Transforming manufacturing SKUs into consumer SKUs
In the age of Amazon, every manufacturer must deal with the question of going direct to the consumer (or end user) of their products. While that’s easy to state in the abstract, it gets tricky in real life. Manufacturers developing a direct to consumer model face two major challenges:
- They probably don’t have SKUs for “eaches”
- Their warehouse isn’t set up to ship “eaches.”
Here’s how manufacturers can meet the challenge of “eaches” and solidify their direct-to-consumer model.
The problem: Customers’ needs are growing more and more diverse
Our clients in manufacturing have brought an emerging B2B ecommerce trend to our attention. Their customers need the ability to order different package sizes. Where standard bulk units of measure were once wholly adequate, customers are beginning to request the ability to order smaller quantities.
This trend is happening not only among manufacturers going direct, but also among manufacturers who still sell strictly to distributors and dealers.
In other words, the need for alternative units of measure is emerging in direct-to-consumer markets and in traditional B2B relationships.
However, there are two difficulties which manufacturers typically encounter when they try to adapt to alternative units of measure.
Difficulty 1: SKUs in SAP don’t support “eaches”
Most manufacturers’ SAP systems weren’t set up with the consumer in mind. They were set up (understandably) to run the manufacturer’s supply chain. That means the minimum quantity associated with an SKU is usually a bulk amount—a pallet, case, or some multiple of individual units.
This works fine for manufacturers who sell exclusively to their distribution network. Distributors don’t need to purchase in “eaches”—they’re happy to buy in bulk.
But large minimum quantities won’t work for a direct to consumer model. Other than buying at Costco, consumers generally want to buy “eaches” rather than cases or pallets.
Difficulty 2: The warehouse isn’t set up to ship “eaches”
SAP isn’t the only place where manufacturers encounter difficulty in going direct. Just like their SAP systems, a manufacturers’ warehouses are usually set up to deal with large orders. They’re equipped with forklifts and pallet jacks. They fill commercial trucks at the loading dock.
How can a fulfillment center like this ship an “each” via FedEx or UPS?
This is the second challenge in adapting to eaches: manufacturers must add agility to their bulk order fulfillment centers—the kind of agility that can ship small orders.
What that looks like will depend on scale. We have a manufacturing client who has committed to shipping “eaches.” They’ve cordoned off a corner of the warehouse for open pallets that feed “eaches” orders. Every time an order for a small quantity comes in, a part-time worker literally buys product from the warehouse, unpacks it into eaches, and ships it that way.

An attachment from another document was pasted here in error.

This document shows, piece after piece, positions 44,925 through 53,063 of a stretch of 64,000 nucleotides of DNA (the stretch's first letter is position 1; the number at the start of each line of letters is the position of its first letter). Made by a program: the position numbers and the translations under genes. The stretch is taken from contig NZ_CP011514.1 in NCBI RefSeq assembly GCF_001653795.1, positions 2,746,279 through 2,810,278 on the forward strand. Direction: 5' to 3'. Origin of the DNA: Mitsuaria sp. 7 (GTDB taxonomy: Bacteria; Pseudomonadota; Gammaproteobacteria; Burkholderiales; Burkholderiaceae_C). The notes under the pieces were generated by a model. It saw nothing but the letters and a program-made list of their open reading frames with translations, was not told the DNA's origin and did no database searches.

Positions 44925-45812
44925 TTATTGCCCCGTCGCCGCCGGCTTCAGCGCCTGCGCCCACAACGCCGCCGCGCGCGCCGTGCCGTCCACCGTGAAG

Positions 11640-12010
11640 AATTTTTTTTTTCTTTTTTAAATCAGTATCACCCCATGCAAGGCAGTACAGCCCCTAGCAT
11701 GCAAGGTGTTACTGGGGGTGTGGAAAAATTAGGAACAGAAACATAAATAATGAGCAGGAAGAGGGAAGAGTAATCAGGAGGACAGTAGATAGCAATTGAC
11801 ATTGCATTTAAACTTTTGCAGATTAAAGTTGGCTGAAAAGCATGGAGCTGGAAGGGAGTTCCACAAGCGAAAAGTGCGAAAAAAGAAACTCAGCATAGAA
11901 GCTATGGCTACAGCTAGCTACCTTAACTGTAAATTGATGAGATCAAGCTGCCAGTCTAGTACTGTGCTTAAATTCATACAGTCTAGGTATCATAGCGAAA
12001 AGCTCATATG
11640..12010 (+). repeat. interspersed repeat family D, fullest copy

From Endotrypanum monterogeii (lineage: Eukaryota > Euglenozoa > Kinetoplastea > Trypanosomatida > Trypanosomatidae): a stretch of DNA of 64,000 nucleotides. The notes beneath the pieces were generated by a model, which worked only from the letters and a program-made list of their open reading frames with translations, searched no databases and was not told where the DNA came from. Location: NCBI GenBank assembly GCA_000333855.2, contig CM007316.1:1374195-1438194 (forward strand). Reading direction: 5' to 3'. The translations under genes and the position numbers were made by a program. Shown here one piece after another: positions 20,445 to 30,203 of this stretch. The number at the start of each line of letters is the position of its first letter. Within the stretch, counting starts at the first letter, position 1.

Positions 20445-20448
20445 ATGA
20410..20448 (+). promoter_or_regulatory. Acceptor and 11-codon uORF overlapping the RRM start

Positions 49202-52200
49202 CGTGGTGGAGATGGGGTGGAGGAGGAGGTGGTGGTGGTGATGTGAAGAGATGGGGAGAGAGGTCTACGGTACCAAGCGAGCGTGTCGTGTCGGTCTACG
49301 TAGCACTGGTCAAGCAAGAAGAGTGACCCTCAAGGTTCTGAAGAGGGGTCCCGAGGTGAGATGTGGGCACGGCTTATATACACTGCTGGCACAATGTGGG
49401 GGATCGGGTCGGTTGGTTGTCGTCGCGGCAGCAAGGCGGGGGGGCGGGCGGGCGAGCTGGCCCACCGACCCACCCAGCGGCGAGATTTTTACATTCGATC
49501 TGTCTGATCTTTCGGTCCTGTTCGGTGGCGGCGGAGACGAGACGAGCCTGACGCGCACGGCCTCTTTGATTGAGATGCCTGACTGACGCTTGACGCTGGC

Now, that’s fine for 0-10 orders a day, maybe 20 orders a day. But in this scenario, they are literally rekeying every order, running down to the warehouse floor to unpack a carton, hand-delivering it to FedEx, rekeying the FedEx bill into a standalone Magento store—just to pilot a B2C channel. It’s not scalable.
A more scalable solution: Processing “eaches” through Corevist Commerce (alternative UoM supported)
For manufacturers who have conversion factors maintained for the products in question, alternative units of measure (“eaches” rather than bulk quantities) are easy to set up in Corevist Commerce. Your Corevist Commerce store can display the alternative UoM of your choice without any modification to the SKU in SAP.
How easy is this? Simply implement Corevist and tell us to flip the switch on alternative UoM.
Of course, you’ll still have to solve the warehouse logistics problem. But with a solution like Corevist in place, order processing of “eaches” flows seamlessly from the buyer into SAP.
Getting closer to the consumer by offering “eaches”
Once your ecommerce website can offer “eaches,” you’ve conquered one of the biggest problems in going direct to the consumer. Where you once had no visibility into the end user of your products, with a distributor standing between you and that end user, you can now establish a direct relationship. With the website offering “eaches,” you can get closer to the consumer and build your brand at the same time. Offering “eaches” might seem like one small step, but it’s a giant step in bridging that gap.
Moving forward: FREE case study
Wondering what alternative units of measure look like in real life? Download this FREE case study on Mannington Mills. You’ll learn how this manufacturer of flooring launched a catalog with Corevist Commerce, including alternative UoM, and saw a 150% increase in sales in the digital channel.
FREE Case study: 150% Sales Growth with Rich Content
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